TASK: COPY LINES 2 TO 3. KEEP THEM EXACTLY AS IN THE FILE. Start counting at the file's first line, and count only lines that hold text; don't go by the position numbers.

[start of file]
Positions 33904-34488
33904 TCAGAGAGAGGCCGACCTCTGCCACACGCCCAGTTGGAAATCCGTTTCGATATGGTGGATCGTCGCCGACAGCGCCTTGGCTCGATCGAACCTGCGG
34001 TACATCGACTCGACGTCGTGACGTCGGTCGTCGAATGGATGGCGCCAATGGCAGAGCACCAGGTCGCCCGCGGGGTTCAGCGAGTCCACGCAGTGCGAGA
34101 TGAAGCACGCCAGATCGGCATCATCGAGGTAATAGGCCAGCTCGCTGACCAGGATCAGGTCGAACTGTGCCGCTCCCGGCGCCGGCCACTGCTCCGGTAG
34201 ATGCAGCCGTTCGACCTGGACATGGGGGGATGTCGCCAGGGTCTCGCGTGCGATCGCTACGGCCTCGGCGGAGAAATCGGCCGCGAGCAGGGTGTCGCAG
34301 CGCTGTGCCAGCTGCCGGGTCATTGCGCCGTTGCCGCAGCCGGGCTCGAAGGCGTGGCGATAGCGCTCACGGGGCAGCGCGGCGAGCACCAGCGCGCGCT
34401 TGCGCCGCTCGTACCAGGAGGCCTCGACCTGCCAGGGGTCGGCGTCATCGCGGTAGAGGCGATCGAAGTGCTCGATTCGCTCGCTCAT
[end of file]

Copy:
33904 TCAGAGAGAGGCCGACCTCTGCCACACGCCCAGTTGGAAATCCGTTTCGATATGGTGGATCGTCGCCGACAGCGCCTTGGCTCGATCGAACCTGCGG
34001 TACATCGACTCGACGTCGTGACGTCGGTCGTCGAATGGATGGCGCCAATGGCAGAGCACCAGGTCGCCCGCGGGGTTCAGCGAGTCCACGCAGTGCGAGA